Alkaline water has pH levels above 8. On the 0 to 14 pH scale, 7 is considered neutral or pH balanced. Regular tap water typically has pH levels in the 6.5 to 7.5 range. Bottled water labeled “alkaline water” is less acidic than plain H20. Alkaline water pH is usually between 8.0 and 10.
There’s lots of hype surrounding alkaline water. Marketers who sell bottled alkaline water or household appliances called water ionizers that elevate the pH level of drinking water at home often make dubious claims. Many marketing claims about alkaline water’s supposed health benefits aren’t backed by science. For example, there isn’t scientific evidence that drinking alkaline water alkalizes the body, stops aging, or cures cancer.
Before investing in a water ionizer that makes alkaline water at home, read this article to learn what you need to know about the potential benefits of high alkaline water, why people drink alkaline water, and if alkaline water is better for you.
Why Drink Alkaline Water?
Despite lots of hype, there aren’t many science-backed reasons to drink alkaline water. That said, alkaline water may have therapeutic benefits for people with gastroesophageal reflux disease (GERD).
Unlike regular pH-neutral water, the researchers found that consuming pH 8.8 alkaline water denatures one of the stomach’s digestive enzyme called pepsin, which seems to alleviate acid reflux symptoms. They also found that alkaline water with 8.8 pH levels had good acid-buffering capacity.
Contrary to some scientifically baseless marketing claims, drinking alkaline water can’t “alkalize the body” and won’t make your blood less acidic. Regardless of whether you eat or drink more alkaline foods or beverages, healthy human bodies automatically maintain acid-base balance (homeostasis) and keep blood pH levels between 7.35 and 7.45.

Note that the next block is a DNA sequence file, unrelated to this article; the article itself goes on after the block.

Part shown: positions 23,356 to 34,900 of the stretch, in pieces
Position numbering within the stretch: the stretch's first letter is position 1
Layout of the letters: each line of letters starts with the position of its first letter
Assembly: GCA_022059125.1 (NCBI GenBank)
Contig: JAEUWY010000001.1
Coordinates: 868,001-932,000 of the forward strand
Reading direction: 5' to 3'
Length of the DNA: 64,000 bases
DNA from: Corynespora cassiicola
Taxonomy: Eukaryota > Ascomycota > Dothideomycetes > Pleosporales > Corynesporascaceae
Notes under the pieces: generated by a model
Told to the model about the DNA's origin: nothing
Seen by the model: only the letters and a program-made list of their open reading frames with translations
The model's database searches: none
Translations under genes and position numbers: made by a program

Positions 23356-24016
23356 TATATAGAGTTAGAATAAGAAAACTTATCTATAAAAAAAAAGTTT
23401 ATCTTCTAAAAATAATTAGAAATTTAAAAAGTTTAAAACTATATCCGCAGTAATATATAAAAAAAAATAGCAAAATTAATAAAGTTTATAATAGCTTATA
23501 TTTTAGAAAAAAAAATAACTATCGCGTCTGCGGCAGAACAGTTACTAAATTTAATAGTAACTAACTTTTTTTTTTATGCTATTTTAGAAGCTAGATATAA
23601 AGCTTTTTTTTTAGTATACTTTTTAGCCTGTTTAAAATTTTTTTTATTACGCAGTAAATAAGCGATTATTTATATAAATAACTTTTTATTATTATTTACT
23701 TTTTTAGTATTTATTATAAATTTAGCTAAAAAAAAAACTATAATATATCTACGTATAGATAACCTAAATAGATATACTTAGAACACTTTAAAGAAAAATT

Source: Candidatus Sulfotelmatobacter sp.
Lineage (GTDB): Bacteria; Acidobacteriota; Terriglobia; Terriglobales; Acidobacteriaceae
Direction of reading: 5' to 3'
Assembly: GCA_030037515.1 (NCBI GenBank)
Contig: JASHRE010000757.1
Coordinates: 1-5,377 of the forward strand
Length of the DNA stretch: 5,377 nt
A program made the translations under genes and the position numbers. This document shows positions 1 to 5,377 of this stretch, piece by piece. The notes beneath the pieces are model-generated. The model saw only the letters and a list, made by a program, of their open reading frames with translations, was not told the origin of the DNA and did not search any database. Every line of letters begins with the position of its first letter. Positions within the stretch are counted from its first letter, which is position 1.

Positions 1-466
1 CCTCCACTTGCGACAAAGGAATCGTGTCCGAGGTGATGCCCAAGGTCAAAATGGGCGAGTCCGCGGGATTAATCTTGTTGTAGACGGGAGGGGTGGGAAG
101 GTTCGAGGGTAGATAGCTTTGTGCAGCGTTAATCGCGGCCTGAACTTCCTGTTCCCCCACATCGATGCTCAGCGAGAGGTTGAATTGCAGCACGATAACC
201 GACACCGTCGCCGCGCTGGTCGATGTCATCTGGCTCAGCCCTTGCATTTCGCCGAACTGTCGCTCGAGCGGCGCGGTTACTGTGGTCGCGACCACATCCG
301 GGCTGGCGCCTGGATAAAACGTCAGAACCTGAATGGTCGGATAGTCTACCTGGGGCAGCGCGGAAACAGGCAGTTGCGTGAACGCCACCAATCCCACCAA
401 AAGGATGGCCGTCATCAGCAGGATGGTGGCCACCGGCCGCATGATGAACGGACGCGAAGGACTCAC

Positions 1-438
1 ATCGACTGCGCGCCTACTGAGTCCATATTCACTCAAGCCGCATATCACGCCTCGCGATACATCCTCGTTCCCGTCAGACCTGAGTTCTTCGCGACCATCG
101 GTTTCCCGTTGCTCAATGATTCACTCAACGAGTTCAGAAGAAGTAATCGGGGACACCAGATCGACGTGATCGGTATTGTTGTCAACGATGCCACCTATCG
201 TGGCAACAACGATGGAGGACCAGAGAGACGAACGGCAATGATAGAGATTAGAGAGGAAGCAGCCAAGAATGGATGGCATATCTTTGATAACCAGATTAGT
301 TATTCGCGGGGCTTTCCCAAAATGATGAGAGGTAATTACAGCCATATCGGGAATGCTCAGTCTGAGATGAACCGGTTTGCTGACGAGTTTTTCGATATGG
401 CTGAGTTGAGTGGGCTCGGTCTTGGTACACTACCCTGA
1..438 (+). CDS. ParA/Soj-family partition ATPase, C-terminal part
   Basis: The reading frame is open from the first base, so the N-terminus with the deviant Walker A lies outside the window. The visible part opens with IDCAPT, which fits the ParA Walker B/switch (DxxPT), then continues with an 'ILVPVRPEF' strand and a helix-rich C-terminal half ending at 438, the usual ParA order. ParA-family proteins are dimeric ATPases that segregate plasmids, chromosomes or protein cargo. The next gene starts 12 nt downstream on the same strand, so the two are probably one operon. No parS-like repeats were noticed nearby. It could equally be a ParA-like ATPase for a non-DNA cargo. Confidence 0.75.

Because 7.0 represents a neutral pH level, blood’s healthy range of 7.35–7.45 pH is already slightly more alkaline or base. Our bodies keep blood pH around 7.4 because this acid-base balance is optimal for cellular health and membrane integrity. It’s unhealthy for serum pH levels to drop below 7.35 (acidosis) or go above 7.45 (alkalosis).
One reason not to drink alkaline water is because you believe it will neutralize your blood’s pH levels and make your body healthier. Even if alkaline water could make your blood more alkaline, this wouldn’t be healthy. Your blood’s most beneficial pH level will always be 7.35–7.45. Healthy human life requires tightly regulated blood serum levels around 7.4 pH.
Alkaline vs. Acidic
Alkaline is the opposite of acidic. Basicness (alkalinity) and acidity are measured using a pH scale that reflects potential hydrogen in water-soluble substances. On the 0–14 pH scale, substances with zero potential hydrogen (pH), such as battery acid, are highly acidic, and a pH 14 substance, like liquid drain cleaner, is highly alkaline, or basic. Another example is ammonia (11–13 pH) is very basic and vinegar (2–3 pH) is very acidic.
How Does Alkaline Water Compare to Regular Water?
In the United States, the EPA’s National Primary Drinking Water Regulations (NPDWRs) require public water systems to maintain 6.5 to 8.5 pH levels. Although pH levels of regular water vary from place to place, in general, any H2O with a pH level above 8.0 is classified as alkaline water.